MACAU (Reuters) - For most Macanese, tiny Banco Delta Asia is just another retail bank with marble-clad teller lobbies and colorful brochures in this south China gambling mecca.
But at six-country talks in Beijing this week, the bank has been vilified as a dangerous conduit for money earned illegally through counterfeiting and smuggling by one of America’s most intransigent foes, North Korea.
Banco Delta Asia (BDA), one of the former Portuguese colony’s smallest banks, has been struggling for more than a year since the U.S. Treasury designated it a “primary money-laundering concern” because of its decades-long ties to North Korea.
The action sparked a run on deposits and prompted the Macau government to take control of the bank and freeze North Korean accounts, which contain some $24 million. And international banks have shunned it, largely shutting it out of U.S. dollar business.
The crackdown also appears to have cut off a lifeline for impoverished North Korea into the international banking system.
After the designation, the North boycotted six-party talks on scrapping its nuclear program and only returned this week after Washington agreed to put the financial curbs on the agenda.
Although there appeared to be some progress in talks over North Korea’s nuclear ambitions on Wednesday, the separate financial talks ended with no agreement — a result that will likely keep Banco Delta Asia’s status in limbo.
“At the end of the day, the bank is a pawn on the chessboard of these talks,” said a Hong Kong source familiar with Banco Delta Asia’s predicament.
The Treasury, however, has accused the bank of being a “willing pawn for the North Korean government to engage in corrupt financial activities.”
These included distributing counterfeit U.S. currency, smuggling counterfeit tobacco products and servicing accounts on behalf of front companies involved in drug trafficking.
The bank “actively helped North Korean agents conduct surreptitious, multi-million dollar cash deposits and withdrawals without questioning the basis of these transactions,” Stuart Levey, the Treasury undersecretary for terrorism and financial intelligence, said in a speech in September. He added that BDA officials had taken fees to forego scrutiny of such transactions.
The designation reverberated so strongly, not because of the frozen $24 million — a small sum for any country — but because North Korea has not found a replacement international banker.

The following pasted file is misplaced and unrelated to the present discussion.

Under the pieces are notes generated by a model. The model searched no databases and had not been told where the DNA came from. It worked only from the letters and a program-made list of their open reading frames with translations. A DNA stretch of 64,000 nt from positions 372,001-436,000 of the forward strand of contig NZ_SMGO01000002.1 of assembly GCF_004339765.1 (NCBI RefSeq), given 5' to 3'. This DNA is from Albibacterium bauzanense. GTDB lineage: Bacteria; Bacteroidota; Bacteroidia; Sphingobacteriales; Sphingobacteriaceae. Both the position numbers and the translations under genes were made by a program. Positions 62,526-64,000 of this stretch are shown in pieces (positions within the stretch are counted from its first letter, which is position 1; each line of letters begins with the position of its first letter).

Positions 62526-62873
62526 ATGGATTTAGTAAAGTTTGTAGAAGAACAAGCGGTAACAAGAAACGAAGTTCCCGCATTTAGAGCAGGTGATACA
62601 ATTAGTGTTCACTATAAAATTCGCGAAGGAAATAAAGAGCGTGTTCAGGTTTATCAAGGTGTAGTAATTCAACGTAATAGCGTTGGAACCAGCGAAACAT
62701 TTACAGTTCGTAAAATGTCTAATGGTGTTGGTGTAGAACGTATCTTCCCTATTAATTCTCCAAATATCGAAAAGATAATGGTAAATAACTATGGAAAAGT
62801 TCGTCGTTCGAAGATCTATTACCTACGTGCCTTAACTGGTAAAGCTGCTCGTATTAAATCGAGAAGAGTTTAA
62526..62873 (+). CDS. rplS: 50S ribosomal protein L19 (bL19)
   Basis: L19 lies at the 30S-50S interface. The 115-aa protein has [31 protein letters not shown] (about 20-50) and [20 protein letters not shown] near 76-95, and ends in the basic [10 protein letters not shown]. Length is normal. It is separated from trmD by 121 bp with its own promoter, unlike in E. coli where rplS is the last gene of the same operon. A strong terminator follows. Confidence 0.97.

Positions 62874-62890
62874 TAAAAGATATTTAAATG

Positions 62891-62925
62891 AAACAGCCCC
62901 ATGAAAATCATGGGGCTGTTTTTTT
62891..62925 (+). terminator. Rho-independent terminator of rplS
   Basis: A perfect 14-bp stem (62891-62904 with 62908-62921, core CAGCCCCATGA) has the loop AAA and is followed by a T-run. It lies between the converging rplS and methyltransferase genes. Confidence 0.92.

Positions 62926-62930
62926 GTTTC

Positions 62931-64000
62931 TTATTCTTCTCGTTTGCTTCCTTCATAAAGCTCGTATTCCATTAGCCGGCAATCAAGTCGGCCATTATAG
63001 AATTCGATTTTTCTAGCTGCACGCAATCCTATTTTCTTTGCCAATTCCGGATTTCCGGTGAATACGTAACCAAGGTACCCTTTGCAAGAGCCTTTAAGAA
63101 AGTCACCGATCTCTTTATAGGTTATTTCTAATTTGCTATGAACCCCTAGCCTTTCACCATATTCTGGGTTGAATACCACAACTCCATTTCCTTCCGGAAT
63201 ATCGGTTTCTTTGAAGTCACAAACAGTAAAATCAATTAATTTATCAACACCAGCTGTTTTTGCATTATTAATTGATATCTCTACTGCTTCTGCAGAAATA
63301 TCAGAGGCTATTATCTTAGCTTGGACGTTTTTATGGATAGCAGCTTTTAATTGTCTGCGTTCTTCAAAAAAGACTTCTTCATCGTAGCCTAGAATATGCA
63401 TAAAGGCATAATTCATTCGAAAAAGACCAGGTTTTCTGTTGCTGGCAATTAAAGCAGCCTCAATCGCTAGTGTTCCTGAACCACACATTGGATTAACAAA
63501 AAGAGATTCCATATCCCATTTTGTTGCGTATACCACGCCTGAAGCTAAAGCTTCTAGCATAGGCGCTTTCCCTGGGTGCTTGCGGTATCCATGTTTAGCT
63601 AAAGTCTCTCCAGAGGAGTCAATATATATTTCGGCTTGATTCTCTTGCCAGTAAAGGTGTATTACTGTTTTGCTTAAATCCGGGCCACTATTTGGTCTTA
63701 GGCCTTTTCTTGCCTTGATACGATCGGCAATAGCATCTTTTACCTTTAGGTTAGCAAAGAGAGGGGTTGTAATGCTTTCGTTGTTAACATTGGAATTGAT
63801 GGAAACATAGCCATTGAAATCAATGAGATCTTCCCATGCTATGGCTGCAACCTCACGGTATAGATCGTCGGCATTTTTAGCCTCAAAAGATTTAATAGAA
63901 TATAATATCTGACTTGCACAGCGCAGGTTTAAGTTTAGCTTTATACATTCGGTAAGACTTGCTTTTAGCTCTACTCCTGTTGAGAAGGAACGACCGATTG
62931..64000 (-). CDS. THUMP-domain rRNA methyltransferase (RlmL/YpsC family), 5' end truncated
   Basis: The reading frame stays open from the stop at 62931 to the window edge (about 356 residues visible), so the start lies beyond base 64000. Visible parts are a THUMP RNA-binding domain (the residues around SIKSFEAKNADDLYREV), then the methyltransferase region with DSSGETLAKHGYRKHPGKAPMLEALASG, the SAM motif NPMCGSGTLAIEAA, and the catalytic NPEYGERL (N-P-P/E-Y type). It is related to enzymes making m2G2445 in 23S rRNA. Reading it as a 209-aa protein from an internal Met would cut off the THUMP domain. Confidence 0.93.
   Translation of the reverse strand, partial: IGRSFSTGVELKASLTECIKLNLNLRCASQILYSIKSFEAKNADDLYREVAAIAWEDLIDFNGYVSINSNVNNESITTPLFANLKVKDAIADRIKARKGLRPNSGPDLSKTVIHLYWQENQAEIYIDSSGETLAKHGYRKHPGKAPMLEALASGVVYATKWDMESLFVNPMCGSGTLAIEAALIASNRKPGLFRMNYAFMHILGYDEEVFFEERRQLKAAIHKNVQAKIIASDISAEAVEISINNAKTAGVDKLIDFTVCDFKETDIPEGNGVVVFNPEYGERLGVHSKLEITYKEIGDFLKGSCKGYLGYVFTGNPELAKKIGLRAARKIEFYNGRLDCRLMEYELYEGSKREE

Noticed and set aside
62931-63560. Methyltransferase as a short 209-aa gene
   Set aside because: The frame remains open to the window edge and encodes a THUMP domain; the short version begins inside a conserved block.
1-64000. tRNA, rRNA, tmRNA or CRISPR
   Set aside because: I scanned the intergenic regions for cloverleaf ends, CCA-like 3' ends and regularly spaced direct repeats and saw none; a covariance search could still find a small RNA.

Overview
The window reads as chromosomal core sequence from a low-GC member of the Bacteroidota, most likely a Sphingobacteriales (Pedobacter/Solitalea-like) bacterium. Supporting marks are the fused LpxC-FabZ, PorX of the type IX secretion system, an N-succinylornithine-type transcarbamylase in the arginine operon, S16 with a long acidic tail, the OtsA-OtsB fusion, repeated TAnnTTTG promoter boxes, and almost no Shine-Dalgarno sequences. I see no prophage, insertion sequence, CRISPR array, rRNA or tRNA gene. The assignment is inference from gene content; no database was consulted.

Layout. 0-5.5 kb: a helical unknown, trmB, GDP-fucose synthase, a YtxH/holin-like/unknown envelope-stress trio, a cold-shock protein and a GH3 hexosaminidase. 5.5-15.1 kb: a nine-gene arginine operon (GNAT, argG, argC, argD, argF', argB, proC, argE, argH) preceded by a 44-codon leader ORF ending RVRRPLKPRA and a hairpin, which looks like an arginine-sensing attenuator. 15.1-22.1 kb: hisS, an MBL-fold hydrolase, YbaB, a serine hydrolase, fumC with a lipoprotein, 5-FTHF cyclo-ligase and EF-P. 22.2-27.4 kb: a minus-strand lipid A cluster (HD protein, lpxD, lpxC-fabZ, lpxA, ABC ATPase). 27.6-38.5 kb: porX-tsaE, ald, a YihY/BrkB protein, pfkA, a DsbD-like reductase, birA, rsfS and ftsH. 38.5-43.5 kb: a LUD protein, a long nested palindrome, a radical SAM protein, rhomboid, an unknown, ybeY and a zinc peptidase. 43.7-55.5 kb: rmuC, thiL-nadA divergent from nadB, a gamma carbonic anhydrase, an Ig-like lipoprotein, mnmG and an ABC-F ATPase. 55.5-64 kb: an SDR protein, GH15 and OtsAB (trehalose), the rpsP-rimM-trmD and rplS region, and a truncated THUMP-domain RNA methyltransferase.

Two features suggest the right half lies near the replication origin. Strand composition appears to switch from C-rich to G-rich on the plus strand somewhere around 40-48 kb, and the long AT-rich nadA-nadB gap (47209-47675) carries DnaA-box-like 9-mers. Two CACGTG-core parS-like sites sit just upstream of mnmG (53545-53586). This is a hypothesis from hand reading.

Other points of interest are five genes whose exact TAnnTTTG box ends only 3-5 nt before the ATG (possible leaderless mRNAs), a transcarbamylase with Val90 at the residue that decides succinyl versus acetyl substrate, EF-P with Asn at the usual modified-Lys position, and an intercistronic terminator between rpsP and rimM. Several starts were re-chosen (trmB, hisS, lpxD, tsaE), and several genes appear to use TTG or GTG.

“What they (North Korea) really want is to re-establish banking relationships, but they can’t do that until they persuade the world that they are a legitimate partner to have in the banking system,” Levey told Reuters in an interview this week.
BDA’s eight branches, which include one at the Lisboa Casino, are geared more toward small retail deposits and consumer loans in Macau’s pataca currency than they are to handling massive U.S. dollar cash deposits.
On a recent weekday afternoon, there was no outward sign of the international intrigue surrounding the institution as a steady stream of customers marched into its main branch to make deposits and withdrawals.
“It’s just a normal bank. I use it mainly to pay my household bills by autopay,” said May Lee, an administrative assistant who works in Macau’s central commercial district.
Her main complaint was the bank’s lack of automated teller machines, not its role at the center of the North Korean crisis.
Macau’s retail banking market has improved in recent years as a massive casino building boom has allowed the territory to rival Las Vegas as the world’s gambling capital, just seven years after reverting to Chinese rule, with gaming revenues projected at $6.25 billion this year.
The Hong Kong source said the family-owned bank has repaid a government loan of about 500 million patacas ($62.5 million) to help replace lost deposits, and is “standing on its own feet.”
BDA spokesman Charles Ngai said in a statement last week the bank was “operating normally” under government control. However, it has not filed a financial statement since 2004, when its parent company reported total assets of HK$4.2 billion ($538 million).
The bank was founded in 1935 in the then-sleepy Portuguese trading port as Banco Hang Sang by Au Wing Ngok, father of Delta Asia’s current chairman, Stanley Au.
The younger Au, who also serves as a Macau legislator, set up banking and broking operations in Hong Kong and was instrumental in launching that territory’s gold bullion market.
Banco Delta Asia’s attorneys, Heller Ehrman LLP, said in an October 18 filing to the Treasury’s financial crimes unit that the bank purchased a large share of gold bullion produced by North Korea in the years before the Treasury designation, but has halted the trade since the North Korea accounts were frozen.
They said any money-laundering activity that might have occurred was the result of inadequate internal controls and procedures and outdated computer technology that could not generate “exception reports” to flag unusual transactions. The bank also lacked sophisticated equipment to detect counterfeit bills, the filing said, but these issues were being addressed.
Reporting by David Lawder, editing by Sonya Hepinstall and John Chalmers; Reuters Messaging: firstname.lastname@example.org; Email: email@example.com; +1 202 898 8395